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Last weekend, my car was sitting in the driveway for a few hours, not a common occurrence. The reason she was out was because I was spiffing her up: Sunday was going to be a big day for her and for me. We were going to a car show for the first time ever!

I had found out about the AZ MG Club because I couldn’t get the car started after it had sat in the garage through its first Arizona hot summer. Since I have owned her, I have always had a nearby mechanic friend to do whatever might be needed, which was never much. Now I didn’t, so I went online and found the Club. I emailed, and got a phone call almost immediately. Soon, George and his wife showed up, charged the battery (duh!) and in no time that baby was happily purring again.

Later, after I got to know more of the club’s members, I was telling someone that I feel as if it is time to sell her, because neither Spouse Roger nor I are mechanics, and most garages don’t want to work on MGs. My “local” mechanics in Minnesota did the oil changes and usual checks, which has been all she has needed for her 37 years; here, I didn’t have even that. But one of the members responded, “Jan, we’ll keep your car running for you.”

So, last spring, when it needed radiator repair, George called and said he was working on a total redo of someone else’s 1980 MGB. That one had a radiator that also needed repair. So, to make it easy for me, he planned to remove the other one, get the repairs finished, and then he would call me to bring her over to his house. He would remove my radiator and immediately install the other one, so it would be ready in a couple of hours. He did just that.

The Club planned a car show for this year, which they named the “Inaugural British Wheels on the Green.” I was still in Minnesota when I got a call from George asking if I was going to enter my car in the show. I said that I hadn’t planned on it, because I didn’t think it was anything special. I was remembering Uncle Jack’s experiences with car shows, and how perfect the entered vehicles are, and how serious the owners are about the cars. But George convinced me that it should be in the show, so I registered.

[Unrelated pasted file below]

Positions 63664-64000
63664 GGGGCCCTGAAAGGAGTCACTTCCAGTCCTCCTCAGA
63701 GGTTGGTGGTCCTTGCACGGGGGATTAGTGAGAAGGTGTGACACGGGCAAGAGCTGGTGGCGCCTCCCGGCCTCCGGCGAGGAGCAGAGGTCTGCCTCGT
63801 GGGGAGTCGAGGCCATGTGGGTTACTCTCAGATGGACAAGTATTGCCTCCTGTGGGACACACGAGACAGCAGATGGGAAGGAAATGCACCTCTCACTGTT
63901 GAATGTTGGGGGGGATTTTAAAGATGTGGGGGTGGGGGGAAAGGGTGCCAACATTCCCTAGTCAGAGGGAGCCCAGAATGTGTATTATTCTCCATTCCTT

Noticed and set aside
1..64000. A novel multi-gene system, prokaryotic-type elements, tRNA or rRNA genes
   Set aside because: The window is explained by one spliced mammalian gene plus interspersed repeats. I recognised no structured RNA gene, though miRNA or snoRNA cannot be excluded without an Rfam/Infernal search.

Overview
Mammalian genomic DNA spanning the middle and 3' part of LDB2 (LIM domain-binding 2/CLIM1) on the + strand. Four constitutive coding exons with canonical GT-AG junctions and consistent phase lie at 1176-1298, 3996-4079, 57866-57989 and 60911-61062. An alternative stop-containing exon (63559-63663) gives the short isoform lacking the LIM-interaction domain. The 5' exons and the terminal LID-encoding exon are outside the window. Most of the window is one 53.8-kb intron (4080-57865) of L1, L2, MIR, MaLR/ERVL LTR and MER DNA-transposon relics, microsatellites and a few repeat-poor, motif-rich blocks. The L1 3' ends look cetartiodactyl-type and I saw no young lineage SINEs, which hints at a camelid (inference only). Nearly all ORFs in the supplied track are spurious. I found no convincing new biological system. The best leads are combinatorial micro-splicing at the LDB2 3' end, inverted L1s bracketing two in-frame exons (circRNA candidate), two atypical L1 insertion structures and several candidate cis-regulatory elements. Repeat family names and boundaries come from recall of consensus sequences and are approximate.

The show was held, true to its title, on the green, a shallow bowl that allowed cars to be parked around the circle facing into the bowl. Other cars were parked down in the center. I think I had one of the best spots at the show because it was in the shade all day, hard to find in Arizona.

I learned a lot. People were amazed that mine was one owner, and one driver, and only a little over 36,000 miles for all these years. I explained that, while I did use her for my work car in the summers and also took a few long trips, she was always parked for winters and never went out in the rain.

There were a couple of exceptions to the one-driver. At one time I had two MGs, a Midget and this B. Both were in the same parades once or twice a year so, of course, someone else had to drive the second one. Another exception was that whenever I took it in to the garage for an oil change and checkup, the mechanics always seemed to think it was necessary for them to take it for a test drive when they were finished.

I met a lot of great people, and heard a lot of car stories. I found out that restored cars can vary widely in the admiration they get from other car buffs. For instance, one attendee pointed out a car just down the row. “That color’s Redone Red,” he said. Of course I wondered why he called it that, and he replied that the color was not original to that car and that year, so it makes it very obvious that the car was not original. I heard the same disdain for cars that were not driven to the show under their own power that Uncle Jack had: he called them “Trailer Queens.”

It was a fun day and I was very happy that I went. The young man who was in the spot next to me had spent months completely restoring his car. I was happy for him when, at the end of the day, he won second place in our category. Then I was completely floored — and didn’t believe what I was hearing — my baby won first place! With over 90 cars in the show, I had not even thought about winning anything.

When I told a friend in Thailand, via email, what had happened, he wrote back that my car was now in the award-winning category, and worth five times as much as before.

Spouse Roger laughingly said I won because I “schmoozed” with almost everyone who walked by. But whatever. I was elated, and I think Uncle Jack would have been tickled too.